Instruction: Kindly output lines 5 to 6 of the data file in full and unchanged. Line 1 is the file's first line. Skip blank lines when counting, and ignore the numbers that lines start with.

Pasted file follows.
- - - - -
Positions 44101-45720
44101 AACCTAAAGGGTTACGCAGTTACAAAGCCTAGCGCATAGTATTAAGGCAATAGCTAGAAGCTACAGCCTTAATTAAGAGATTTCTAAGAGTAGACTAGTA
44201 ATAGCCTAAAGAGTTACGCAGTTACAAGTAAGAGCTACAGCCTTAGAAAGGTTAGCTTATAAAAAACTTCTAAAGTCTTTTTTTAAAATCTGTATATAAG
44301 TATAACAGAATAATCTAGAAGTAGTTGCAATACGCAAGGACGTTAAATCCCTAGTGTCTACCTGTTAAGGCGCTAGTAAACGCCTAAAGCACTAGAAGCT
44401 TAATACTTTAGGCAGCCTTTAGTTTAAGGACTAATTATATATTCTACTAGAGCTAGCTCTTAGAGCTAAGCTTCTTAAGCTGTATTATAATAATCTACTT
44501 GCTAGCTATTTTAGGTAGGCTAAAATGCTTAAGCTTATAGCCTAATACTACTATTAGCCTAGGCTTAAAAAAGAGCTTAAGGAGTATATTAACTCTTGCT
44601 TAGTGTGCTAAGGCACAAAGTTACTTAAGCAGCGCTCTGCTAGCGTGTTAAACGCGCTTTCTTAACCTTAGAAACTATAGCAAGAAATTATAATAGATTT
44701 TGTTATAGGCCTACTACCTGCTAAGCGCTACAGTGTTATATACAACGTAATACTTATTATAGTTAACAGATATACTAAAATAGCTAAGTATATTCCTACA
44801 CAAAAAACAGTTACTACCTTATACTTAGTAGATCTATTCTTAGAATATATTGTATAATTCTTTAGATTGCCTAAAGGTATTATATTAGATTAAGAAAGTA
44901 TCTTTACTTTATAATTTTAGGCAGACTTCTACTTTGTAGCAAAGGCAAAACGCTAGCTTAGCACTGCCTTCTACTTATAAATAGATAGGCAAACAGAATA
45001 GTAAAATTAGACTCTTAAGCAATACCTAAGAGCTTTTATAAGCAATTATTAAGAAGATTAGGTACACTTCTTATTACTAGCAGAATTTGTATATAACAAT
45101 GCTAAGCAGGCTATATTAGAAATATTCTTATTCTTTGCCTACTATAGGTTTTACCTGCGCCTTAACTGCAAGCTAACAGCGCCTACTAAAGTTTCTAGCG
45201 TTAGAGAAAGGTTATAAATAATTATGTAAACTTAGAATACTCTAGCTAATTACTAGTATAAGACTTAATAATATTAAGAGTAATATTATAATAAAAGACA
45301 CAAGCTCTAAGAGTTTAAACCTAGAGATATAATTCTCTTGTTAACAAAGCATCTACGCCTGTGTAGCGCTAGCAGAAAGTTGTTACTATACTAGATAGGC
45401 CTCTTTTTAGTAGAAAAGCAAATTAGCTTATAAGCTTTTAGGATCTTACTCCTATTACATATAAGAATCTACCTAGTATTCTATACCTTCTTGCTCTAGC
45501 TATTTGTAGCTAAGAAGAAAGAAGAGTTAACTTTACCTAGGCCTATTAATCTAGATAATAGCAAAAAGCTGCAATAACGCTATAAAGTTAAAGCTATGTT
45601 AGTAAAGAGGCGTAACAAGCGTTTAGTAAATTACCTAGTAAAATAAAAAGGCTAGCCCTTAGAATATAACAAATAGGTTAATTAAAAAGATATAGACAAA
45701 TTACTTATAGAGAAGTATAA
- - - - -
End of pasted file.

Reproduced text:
44401 TAATACTTTAGGCAGCCTTTAGTTTAAGGACTAATTATATATTCTACTAGAGCTAGCTCTTAGAGCTAAGCTTCTTAAGCTGTATTATAATAATCTACTT
44501 GCTAGCTATTTTAGGTAGGCTAAAATGCTTAAGCTTATAGCCTAATACTACTATTAGCCTAGGCTTAAAAAAGAGCTTAAGGAGTATATTAACTCTTGCT